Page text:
Indian emission norms adopt European standards but lag behind by several years. Save for the top 14 cities which have a slightly stricter emission norms, rest of the country is employing BS-III, an emission standard which is equivalent to the European standard back in 2005.
In other words, the current emission standard in India is far less stringent than what is adopted in the US and Europe, but still, the Indian government found VW to be violating the standards. The fact that VW diesel cars failed to meet decade old norms indicate how badly the German automaker has neglected its responsibility to safeguard the environment.
The NOx limit in India is 0.5 g/km (0.18 g/km in top 14 cities that adopt BS-IV norms) which is equivalent to Europe’s limit 10 years ago. Currently, EU enforces a strict NOx limit of 0.08 g/km. So the dieselgate recall in India comes as a surprise for developed markets and it amplifies the level of wrong doing on VW’s part.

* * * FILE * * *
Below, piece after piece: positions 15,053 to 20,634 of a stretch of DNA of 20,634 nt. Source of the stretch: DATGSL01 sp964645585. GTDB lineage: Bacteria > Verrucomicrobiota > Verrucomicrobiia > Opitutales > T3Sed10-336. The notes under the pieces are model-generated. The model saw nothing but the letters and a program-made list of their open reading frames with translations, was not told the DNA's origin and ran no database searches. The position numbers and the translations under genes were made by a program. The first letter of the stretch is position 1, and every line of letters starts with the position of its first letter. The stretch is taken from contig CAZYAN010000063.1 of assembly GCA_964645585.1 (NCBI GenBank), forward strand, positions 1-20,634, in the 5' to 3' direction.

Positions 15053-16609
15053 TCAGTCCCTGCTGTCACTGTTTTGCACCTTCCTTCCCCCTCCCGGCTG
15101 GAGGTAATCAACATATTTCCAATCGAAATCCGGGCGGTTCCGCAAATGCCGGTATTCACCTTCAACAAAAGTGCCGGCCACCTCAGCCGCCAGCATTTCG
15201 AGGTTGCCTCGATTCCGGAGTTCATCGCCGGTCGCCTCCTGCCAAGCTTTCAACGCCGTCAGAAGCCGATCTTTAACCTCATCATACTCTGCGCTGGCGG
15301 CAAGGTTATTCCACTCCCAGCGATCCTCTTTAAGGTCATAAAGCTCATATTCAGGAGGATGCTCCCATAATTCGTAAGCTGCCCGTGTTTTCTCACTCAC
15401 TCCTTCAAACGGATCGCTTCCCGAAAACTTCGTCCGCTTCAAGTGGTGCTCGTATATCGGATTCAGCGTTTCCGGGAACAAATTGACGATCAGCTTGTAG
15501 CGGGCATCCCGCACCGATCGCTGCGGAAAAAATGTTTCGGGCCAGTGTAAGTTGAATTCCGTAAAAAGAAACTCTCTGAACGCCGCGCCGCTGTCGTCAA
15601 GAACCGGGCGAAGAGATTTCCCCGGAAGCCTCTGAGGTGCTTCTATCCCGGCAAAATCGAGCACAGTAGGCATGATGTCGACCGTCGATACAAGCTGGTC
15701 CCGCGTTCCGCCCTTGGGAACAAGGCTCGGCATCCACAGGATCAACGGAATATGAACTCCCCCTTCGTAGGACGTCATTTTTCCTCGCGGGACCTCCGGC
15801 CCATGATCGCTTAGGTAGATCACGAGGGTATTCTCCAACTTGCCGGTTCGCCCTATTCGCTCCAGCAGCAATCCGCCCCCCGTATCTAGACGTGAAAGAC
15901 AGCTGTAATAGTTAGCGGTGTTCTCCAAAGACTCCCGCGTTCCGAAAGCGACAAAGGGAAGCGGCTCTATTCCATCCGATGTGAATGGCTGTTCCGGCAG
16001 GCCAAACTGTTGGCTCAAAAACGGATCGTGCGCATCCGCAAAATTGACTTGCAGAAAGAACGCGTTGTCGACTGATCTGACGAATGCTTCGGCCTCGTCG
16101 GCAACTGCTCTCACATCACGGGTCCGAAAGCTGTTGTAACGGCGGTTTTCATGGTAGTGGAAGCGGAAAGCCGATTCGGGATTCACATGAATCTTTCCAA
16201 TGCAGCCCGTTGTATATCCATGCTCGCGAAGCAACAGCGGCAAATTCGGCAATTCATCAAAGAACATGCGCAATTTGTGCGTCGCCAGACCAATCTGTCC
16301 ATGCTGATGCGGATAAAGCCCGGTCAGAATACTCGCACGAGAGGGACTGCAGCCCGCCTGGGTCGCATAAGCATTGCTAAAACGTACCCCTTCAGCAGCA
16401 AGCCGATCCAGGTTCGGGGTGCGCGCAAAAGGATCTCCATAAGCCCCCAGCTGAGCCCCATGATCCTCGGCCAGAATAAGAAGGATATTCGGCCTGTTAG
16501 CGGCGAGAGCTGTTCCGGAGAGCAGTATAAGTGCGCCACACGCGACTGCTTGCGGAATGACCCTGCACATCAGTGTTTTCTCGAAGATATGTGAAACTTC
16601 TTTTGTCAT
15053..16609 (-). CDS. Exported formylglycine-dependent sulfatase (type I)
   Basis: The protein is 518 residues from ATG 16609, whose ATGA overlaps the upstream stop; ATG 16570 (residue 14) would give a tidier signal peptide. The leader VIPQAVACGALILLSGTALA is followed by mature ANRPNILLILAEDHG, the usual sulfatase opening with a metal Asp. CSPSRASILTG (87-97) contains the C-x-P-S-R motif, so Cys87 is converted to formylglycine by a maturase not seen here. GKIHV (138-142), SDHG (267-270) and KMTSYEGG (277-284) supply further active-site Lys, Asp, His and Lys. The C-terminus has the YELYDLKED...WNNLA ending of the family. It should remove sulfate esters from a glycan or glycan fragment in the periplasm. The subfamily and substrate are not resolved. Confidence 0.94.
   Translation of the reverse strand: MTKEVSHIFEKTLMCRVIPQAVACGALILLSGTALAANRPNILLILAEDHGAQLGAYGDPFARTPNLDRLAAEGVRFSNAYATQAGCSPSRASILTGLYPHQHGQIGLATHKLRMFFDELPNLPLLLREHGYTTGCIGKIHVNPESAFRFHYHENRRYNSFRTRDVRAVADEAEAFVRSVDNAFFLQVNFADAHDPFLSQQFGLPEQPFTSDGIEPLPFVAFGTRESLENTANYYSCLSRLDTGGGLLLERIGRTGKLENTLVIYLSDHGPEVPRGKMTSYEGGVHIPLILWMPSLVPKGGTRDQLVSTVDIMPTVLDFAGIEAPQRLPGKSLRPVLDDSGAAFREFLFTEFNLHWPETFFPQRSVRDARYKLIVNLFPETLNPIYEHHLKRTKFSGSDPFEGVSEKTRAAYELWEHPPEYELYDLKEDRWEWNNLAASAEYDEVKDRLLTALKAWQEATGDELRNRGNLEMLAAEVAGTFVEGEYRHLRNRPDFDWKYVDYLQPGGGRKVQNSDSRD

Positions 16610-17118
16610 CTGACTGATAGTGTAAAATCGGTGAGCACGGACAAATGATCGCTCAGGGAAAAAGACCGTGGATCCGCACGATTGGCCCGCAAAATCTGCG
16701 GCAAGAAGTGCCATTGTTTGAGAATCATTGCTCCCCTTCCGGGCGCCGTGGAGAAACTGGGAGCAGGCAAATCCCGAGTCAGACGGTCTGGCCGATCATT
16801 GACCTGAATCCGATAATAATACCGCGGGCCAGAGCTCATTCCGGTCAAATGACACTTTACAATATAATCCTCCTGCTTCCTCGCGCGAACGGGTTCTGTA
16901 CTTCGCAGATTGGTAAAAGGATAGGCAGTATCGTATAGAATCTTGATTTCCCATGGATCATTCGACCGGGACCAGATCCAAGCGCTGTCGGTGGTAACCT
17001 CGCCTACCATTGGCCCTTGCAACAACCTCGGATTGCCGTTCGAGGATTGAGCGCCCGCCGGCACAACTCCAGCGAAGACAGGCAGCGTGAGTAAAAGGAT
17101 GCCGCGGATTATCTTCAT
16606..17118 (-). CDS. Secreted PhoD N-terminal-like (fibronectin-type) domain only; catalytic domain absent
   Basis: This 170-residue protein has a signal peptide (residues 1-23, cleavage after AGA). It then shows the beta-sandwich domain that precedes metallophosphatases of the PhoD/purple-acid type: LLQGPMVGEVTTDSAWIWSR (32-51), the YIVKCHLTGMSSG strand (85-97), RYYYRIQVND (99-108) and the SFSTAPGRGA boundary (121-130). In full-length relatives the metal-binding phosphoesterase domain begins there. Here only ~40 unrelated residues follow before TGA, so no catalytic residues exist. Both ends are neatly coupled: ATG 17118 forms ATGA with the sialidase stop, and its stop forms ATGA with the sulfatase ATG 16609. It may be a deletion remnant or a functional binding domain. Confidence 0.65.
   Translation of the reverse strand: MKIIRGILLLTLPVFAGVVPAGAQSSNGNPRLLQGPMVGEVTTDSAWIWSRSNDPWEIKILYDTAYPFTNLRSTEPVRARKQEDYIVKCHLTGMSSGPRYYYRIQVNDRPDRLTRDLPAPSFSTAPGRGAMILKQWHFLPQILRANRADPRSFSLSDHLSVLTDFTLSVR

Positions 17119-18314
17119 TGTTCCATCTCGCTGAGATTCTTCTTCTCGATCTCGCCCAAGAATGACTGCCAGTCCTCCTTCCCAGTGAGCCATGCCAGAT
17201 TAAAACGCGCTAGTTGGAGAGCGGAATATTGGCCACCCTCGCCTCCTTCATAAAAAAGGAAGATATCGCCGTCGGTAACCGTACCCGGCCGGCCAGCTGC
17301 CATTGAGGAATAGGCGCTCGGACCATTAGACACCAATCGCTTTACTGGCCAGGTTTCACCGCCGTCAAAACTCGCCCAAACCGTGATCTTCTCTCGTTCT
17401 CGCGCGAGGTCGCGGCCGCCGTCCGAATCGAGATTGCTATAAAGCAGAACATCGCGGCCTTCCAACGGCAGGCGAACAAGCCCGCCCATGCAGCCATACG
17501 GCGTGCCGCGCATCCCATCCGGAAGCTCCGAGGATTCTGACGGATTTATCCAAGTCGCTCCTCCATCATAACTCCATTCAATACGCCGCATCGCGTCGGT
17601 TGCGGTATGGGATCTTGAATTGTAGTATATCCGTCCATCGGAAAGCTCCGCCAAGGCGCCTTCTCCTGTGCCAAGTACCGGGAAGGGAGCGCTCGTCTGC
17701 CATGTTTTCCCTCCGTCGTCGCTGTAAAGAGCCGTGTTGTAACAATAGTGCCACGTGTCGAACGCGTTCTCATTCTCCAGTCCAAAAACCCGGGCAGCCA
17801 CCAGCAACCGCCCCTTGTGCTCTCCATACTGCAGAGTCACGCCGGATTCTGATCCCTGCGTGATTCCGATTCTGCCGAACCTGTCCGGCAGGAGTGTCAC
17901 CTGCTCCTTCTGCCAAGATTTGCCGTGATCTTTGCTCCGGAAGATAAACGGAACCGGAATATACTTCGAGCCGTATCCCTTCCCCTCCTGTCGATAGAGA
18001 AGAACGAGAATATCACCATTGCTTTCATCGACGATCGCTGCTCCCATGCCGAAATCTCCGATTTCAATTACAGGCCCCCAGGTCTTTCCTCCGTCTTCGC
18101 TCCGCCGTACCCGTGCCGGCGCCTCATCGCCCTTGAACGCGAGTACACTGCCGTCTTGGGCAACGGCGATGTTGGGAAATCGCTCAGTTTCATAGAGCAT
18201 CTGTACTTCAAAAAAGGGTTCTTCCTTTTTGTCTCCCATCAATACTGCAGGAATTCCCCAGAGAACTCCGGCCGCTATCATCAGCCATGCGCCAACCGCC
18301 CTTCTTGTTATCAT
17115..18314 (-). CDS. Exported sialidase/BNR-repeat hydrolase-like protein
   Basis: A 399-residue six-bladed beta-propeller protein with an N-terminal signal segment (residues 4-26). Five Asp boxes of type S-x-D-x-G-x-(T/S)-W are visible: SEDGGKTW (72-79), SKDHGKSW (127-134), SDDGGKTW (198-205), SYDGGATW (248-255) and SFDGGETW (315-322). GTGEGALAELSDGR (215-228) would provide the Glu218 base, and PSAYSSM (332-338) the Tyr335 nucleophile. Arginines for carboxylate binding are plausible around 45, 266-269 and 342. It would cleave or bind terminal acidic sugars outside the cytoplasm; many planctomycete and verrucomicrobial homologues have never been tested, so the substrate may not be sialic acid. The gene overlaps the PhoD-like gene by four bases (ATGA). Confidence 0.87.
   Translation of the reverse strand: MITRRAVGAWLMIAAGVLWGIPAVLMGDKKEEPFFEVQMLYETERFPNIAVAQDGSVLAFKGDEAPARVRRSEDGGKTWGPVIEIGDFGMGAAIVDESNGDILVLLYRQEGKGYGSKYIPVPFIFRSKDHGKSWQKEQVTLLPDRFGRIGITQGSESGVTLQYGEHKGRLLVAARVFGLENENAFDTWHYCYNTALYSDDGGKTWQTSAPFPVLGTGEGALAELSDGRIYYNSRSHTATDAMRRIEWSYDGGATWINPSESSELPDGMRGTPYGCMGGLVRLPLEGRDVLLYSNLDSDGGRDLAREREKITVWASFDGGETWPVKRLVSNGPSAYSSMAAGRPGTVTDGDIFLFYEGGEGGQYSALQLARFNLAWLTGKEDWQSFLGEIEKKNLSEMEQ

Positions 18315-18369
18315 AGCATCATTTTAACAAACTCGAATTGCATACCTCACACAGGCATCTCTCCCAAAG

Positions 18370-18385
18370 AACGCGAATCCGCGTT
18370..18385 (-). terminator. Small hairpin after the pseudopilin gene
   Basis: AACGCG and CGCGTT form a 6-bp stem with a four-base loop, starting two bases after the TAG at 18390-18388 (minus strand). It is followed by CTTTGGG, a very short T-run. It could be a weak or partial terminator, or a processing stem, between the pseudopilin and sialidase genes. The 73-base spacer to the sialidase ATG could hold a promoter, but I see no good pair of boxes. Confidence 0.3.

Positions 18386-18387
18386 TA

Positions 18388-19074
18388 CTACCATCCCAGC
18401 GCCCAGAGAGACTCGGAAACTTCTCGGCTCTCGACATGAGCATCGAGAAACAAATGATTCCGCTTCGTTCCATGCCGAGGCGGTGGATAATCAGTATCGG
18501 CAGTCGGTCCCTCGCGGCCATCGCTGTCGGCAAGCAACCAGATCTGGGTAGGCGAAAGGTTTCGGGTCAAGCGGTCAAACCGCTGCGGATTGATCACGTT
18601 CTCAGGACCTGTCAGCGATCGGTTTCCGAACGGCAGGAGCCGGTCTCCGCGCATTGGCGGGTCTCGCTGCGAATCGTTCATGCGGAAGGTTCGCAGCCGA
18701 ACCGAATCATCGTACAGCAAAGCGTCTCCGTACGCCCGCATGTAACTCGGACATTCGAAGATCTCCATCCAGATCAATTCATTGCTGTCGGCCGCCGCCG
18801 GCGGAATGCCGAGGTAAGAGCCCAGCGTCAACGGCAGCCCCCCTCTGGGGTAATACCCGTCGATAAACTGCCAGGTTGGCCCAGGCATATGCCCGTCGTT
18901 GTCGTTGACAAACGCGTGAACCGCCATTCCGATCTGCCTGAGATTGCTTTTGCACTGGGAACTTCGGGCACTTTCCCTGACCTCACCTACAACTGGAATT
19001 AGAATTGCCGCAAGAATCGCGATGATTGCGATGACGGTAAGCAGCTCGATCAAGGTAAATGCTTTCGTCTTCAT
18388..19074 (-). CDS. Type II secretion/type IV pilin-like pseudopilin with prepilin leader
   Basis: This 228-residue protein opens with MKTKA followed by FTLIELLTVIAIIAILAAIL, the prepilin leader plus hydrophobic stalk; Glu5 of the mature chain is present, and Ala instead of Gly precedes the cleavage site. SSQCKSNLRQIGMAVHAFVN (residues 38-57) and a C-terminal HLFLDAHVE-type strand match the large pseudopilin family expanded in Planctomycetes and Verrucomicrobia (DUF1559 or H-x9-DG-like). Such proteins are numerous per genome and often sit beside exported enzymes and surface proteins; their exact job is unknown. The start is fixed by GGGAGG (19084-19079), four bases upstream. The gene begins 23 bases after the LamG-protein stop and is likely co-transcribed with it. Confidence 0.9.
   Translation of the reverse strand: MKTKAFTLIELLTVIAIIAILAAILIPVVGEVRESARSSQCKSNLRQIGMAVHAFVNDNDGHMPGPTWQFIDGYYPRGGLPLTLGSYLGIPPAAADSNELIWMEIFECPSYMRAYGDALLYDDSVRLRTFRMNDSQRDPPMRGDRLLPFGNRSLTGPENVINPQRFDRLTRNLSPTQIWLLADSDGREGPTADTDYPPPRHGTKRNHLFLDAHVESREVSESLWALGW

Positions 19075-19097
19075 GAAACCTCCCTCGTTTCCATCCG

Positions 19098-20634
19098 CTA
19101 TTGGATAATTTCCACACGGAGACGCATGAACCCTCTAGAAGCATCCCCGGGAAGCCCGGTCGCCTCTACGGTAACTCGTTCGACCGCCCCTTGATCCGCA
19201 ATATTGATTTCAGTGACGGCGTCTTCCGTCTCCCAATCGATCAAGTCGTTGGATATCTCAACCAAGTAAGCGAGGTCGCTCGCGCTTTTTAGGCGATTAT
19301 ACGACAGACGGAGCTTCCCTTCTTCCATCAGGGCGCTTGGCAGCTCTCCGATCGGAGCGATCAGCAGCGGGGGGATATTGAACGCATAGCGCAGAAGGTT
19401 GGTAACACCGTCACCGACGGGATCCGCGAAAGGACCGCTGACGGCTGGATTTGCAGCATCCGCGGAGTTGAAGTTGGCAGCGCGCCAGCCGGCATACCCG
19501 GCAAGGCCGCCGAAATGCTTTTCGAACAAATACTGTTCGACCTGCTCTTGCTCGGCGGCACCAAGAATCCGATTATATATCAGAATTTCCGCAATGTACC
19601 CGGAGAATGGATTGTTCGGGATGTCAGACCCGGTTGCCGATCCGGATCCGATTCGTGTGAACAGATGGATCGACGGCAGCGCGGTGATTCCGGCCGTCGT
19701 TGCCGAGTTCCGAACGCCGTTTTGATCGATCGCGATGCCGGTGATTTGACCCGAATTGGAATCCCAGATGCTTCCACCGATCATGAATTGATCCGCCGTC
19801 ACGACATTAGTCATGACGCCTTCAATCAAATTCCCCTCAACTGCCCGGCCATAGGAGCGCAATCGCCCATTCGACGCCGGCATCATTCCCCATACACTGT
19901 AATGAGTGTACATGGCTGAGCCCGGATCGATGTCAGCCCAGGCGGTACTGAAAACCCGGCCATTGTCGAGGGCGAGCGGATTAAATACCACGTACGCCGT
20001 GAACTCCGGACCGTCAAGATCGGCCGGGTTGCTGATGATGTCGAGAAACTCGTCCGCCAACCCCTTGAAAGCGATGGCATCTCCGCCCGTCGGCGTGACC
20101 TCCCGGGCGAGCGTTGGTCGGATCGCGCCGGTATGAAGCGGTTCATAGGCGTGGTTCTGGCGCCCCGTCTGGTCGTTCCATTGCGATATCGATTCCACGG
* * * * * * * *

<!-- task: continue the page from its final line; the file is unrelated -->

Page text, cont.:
Over 3.2 lakh cars belonging to VW, Skoda and Audi brands are affected in country and VW India has proposed a technical solution to ARAI. Once ARAI approves the solution, the affected cars with EA189 series diesel engines will be fixed in a phased manner without any cost to the customers.
Volkswagen Tiguan (India-bound) – Photos
Via – Roadandtrack.com